- The Washington Times - Friday, September 3, 2004

NEW YORK — The protesters this week had their say at the Republican National Convention, but extensive security plans that had been in place for months in advance of the conference never needed to be deployed.

“We had a five-stage security plan but only enacted the first stage,” said Joseph Sordi, chief executive officer of Strategic Security Corporation, a private firm that provided security for many of the high-profile events across the city this week.

A massive intelligence-gathering effort by both law-enforcement agencies and private security firms were responsible for the diminished disruptive effect of the protesters, he said.

“We knew where the protesters were going to be, even at the unannounced [protests] and had a plan to deal with that in place,” Mr. Sordi said. “We also had plans to deal with protesters at events and they didn’t even show up.”

Nearly 2,000 demonstrators have been locked up this week, roughly 65 percent from out of town, police said.

Yesterday, a state Supreme Court judge held the city in contempt for holding 560 prisoners in jail in defiance of a court order. Those ordered released were found to have been in detention for 36 hours.

Earlier, Justice John Cataldo ordered the city to release the protesters who had been arrested over the past several days, most of them for misdemeanors.

Activists asserted that the police intentionally kept protesters in jail until the end of the convention so that they could not return to the streets. Police denied the claim, saying it was “part of a deliberate misinformation campaign.”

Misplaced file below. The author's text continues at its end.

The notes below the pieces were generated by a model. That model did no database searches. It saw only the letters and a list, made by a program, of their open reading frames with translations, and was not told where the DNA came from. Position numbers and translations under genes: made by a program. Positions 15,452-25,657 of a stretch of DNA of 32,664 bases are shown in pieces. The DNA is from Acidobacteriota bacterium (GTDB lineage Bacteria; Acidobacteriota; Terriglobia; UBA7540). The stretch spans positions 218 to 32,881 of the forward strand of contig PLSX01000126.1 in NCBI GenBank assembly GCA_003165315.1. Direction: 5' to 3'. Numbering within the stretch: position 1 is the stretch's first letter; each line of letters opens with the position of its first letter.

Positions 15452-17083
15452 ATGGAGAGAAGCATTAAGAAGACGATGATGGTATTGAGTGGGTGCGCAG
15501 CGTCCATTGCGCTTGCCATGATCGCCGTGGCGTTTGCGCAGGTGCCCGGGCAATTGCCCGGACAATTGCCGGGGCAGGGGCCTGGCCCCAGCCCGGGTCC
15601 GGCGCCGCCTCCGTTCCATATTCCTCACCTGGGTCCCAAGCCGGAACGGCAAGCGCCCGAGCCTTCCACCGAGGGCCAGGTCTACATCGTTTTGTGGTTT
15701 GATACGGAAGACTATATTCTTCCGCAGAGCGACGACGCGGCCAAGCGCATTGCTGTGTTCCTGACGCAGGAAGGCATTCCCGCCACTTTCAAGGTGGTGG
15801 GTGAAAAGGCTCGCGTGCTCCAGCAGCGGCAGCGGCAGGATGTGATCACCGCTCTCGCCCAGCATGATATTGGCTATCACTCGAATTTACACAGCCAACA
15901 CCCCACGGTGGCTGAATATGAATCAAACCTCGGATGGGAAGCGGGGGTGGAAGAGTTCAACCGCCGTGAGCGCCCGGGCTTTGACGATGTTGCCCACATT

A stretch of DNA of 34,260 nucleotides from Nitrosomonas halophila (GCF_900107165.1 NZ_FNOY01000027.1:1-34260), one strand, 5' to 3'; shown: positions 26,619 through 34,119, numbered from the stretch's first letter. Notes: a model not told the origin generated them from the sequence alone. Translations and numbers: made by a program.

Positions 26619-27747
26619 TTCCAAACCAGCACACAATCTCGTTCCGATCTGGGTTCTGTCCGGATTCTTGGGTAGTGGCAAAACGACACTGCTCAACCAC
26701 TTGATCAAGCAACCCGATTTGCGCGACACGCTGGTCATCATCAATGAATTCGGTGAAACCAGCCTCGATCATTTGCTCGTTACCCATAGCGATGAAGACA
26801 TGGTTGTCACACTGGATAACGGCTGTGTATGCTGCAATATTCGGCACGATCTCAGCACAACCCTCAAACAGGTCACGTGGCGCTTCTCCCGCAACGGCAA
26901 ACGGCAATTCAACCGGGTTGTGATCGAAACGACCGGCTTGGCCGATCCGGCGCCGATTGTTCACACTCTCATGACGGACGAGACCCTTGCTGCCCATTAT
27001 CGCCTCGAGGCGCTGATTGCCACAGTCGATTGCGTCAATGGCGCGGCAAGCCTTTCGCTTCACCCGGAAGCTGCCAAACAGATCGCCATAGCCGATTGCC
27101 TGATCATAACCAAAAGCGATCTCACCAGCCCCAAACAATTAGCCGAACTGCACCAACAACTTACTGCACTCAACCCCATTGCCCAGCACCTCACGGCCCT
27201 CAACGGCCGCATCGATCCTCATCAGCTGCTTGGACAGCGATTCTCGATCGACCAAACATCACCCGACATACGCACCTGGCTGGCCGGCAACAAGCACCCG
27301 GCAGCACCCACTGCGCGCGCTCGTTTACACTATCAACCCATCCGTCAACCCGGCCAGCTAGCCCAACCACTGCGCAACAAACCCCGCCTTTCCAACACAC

New York City Mayor Michael Bloomberg said that the vast number of arrests had created a backup.

“It just takes a while to go through the normal process,” he said at a press conference.

Protests continued yesterday, continuing the week’s theme of anti-Republican vitriol. Several thousand demonstrators gathered last night four blocks from Madison Square Garden, where President Bush gave his acceptance speech.

Their thunder was stolen briefly when about 30 pro-Bush marchers from the Republican Protest Warriors showed up, signs in hand, chanting “Four more years.”

Police first directed the rebels into the same area as the anti-Bush demonstrators, and a minor verbal confrontation ensued between the “warriors” and the protesters.

Police then pulled the pro-Bush demonstrators out of the crowd and erected a separate pen for the Republicans, who were surrounded by police to avoid anything more than verbal altercations.

Other anti-Republican demonstrators lined the sidewalks of Broadway, some hanging their signs off the metal police barricades that kept them out of the street.

In Union Square, a crowd of Bush foes gathered around radios and laptop computers to listen to and watch the speech, which was broadcast via the Web.

“I really can’t take this,” said one spectator as the president accepted his party’s nomination.

While police and city officials are proclaiming this week a success, protesters also claimed victory.

Groups of all liberal persuasions paraded their causes, from the Socialist Party USA to the comparatively mainstream National Organization for Women.

The protest Sunday, for example, was one of the largest ever, with crowd estimates between 200,000 and 500,000. It was organized by United for Peace and Justice, which claims an anti-Bush agenda.

“This galvanized people across the country and around the world,” said Bill Dobbs, a spokesman for United for Peace and Justice. “Even for people who might support the president, this has been a great week just to get people excited about politics, and the people who came here were sending a message. This week has been a phenomenon that is beyond Democrats and Republicans.”

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